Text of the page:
The Student News Site of Gabrielino High School

The Tongva Times

The Tongva Times

The Tongva Times

Saving the planet one shirt at a time

By Chloe Morales | Staff Writer


   For years, the fashion industry operated on a season system. This meant that new styles came out every fall, summer, winter, and spring. With the rise of online fast-fashion companies such as Zara, H&M, and Shein, new trends are circulating everyday. 

   Affordable, convenient, and trendy is how these companies market their products. If a truthful campaign were launched, consumers would hear unethical, low-quality, and even dangerous. 

   Synthetic materials with toxic chemicals are sent to factories where workers put their lives at risk to receive a wage that cannot sustain the families they have to support. The reality is that all of these unethical practices happen just for clothing to end up in landfills when a new trend comes into popularity. 

  According to the BBC, “The average American has been estimated to throw away around [81 pounds] of clothes every year.

   All of this considered, there are solutions to this environmental and human rights issue. 

   Starting with the most realistic and attainable, thrifting is a viable alternative to the problem of excessive shopping. When consumers have the urge to buy, they can turn to secondhand clothing to satisfy their needs.

   Shopping at thrift stores is the most inexpensive way to shop while staying environmentally friendly. The most common reason that people buy from fast fashion companies is due to its affordability. Thrifting gives shoppers the opportunity to pay less without contributing to unethical practices.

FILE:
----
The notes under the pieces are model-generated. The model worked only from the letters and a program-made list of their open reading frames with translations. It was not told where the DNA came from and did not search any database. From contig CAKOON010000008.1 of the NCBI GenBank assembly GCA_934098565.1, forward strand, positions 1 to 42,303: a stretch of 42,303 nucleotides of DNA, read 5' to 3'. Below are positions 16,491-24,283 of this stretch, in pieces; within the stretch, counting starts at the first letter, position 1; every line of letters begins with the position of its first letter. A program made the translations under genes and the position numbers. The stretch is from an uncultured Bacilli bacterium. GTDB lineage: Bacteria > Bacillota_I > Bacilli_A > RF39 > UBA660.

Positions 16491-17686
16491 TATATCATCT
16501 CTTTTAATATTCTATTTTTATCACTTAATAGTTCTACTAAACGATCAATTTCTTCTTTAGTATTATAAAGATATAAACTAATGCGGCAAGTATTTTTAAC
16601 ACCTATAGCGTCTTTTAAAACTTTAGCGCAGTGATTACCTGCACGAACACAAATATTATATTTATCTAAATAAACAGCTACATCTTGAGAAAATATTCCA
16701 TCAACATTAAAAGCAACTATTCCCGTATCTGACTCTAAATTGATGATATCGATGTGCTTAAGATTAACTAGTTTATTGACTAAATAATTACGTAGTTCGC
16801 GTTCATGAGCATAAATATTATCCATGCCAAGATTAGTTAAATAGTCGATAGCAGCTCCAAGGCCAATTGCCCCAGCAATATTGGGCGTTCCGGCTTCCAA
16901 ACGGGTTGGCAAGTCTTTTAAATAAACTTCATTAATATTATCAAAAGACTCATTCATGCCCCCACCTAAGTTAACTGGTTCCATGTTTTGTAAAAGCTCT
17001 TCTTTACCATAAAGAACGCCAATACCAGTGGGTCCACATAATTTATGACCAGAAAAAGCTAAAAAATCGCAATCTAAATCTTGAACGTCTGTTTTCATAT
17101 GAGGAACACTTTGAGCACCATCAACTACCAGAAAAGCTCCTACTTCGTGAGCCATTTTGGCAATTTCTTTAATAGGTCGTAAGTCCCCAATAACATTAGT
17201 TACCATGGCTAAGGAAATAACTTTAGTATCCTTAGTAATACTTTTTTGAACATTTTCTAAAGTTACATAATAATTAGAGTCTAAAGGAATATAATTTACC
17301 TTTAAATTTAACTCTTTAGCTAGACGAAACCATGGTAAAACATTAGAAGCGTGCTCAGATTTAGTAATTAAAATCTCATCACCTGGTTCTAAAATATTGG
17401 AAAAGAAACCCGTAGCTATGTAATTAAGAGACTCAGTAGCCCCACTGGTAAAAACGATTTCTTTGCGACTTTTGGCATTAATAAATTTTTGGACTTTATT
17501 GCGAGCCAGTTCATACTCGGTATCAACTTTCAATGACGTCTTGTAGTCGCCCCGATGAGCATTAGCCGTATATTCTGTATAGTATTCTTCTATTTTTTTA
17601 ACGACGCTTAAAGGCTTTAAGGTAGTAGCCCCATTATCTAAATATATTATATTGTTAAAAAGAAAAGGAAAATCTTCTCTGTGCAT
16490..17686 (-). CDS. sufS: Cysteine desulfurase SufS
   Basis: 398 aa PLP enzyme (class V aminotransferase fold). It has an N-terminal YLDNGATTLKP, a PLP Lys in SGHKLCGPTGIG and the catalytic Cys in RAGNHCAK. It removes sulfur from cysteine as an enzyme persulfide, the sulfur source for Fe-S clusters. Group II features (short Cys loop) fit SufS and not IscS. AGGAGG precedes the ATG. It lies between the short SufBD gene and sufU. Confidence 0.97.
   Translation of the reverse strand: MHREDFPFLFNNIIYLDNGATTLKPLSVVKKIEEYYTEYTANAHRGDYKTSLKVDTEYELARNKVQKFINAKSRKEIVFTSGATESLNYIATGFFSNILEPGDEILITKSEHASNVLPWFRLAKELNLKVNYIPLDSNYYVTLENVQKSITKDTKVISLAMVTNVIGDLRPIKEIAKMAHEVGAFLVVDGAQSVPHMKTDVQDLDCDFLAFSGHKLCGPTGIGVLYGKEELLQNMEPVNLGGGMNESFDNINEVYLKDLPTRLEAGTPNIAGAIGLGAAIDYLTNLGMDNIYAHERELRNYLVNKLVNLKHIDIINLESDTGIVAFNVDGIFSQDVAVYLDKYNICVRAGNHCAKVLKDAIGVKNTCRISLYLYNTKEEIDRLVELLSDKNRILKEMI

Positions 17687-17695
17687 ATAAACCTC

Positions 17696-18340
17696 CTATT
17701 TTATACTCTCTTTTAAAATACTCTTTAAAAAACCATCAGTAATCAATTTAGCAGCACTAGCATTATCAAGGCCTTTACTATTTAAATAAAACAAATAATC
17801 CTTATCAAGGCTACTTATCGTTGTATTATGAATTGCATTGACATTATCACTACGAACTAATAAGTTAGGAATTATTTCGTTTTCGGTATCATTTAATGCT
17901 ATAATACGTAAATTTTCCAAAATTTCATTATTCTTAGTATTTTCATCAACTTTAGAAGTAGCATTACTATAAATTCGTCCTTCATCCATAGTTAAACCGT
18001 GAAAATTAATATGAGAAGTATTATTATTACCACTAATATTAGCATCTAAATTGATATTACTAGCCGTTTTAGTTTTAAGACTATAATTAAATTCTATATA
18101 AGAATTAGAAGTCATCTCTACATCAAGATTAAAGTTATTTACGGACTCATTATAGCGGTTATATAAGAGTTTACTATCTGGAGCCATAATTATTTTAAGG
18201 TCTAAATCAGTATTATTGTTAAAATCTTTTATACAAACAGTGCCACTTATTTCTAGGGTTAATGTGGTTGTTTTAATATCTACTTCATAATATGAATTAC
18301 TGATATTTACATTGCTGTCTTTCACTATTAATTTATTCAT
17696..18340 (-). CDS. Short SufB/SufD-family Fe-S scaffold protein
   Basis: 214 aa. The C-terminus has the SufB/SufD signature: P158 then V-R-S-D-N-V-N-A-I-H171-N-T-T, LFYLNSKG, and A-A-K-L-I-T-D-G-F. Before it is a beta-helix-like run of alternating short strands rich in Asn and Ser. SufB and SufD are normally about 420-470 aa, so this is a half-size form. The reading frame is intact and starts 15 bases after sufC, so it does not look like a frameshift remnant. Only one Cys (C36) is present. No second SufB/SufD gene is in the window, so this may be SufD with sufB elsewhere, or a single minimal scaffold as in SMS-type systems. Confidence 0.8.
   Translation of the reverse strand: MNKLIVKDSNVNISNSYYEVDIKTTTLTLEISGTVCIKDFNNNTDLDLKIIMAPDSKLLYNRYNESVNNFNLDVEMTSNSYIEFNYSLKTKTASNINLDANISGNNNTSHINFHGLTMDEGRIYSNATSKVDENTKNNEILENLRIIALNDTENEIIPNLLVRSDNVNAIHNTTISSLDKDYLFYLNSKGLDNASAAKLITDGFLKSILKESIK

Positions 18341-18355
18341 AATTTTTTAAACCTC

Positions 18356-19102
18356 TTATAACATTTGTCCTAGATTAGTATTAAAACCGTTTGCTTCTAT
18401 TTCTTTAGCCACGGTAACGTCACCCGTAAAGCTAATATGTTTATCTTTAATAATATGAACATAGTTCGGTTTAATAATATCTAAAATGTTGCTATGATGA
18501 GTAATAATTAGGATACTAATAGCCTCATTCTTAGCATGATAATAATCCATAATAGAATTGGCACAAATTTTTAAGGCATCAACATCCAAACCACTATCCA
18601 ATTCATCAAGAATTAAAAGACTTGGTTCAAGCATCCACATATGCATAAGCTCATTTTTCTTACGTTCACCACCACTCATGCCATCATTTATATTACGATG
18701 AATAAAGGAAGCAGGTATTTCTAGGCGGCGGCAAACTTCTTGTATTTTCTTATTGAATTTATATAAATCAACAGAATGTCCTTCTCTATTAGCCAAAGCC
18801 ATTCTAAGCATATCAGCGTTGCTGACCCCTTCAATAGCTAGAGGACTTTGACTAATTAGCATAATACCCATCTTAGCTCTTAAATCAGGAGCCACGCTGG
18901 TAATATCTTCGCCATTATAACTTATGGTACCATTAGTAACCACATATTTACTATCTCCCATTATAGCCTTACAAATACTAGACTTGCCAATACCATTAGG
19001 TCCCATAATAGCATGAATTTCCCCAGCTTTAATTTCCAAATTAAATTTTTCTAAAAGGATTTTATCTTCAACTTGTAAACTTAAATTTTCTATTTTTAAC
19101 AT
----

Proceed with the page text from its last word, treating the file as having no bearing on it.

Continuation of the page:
Thrifting can take place in store or online. Some thrift stores in the San Gabriel Valley include Salvation Army, Goodwill, Savers, and Crossroads. When shopping online, consumers can use websites such as Thread Up or Poshmark, where sellers put clothing and other items around their house up for sale.

   For more extravagant events such as prom, quinceaneras, or weddings, there are options to rent clothing. Rent the Runway allows buyers to rent different types of clothing for a special occasion.

   Adjusting shopping habits and mindsets surrounding fashion can make a significant difference on the environment. Instead of shopping for clothes that are for one occasion, shoppers can look for more versatile pieces.  

   Another alternative is upcycling clothing. People can look inside their closets, gather sewing supplies, and create fashionable looks with pieces they already own. 

   Not only is this an environmentally friendly practice, it can encourage people to think creatively about clothing, creating one of a kind pieces. 

   The simplest way to reduce dependence on fast fashion is to keep clothing for longer periods of time. Whether this means investing into better made, higher quality, and timeless clothing or simply re-wearing clothes after its popularity has passed. 

   For a more expensive alternative, consumers can look into more sustainable brands. 

   People can look for companies that are transparent about their material sourcing and overall production process. Support clothing brands that pay their workers a livable wage, and use recycled or natural materials. The Good Trade named Patagonia, Pact, and Eileen Fisher the top three sustainable fashion brands, among 33 others. 

   There are a plethora of solutions to this widespread problem. Although shopping for new clothes every time a new trend comes out can be addictive, there are plenty of alternatives. If everyone opted for second-hand clothing or longer lasting pieces of clothing, we could limit the amount of waste and pollution on the Earth. 

Donate to The Tongva Times

Your donation will support the student journalists of Gabrielino High School. Your contribution will allow us to purchase equipment and cover our annual website hosting costs.

More to Discover
Donate to The Tongva Times

Activate Search
Saving the planet one shirt at a time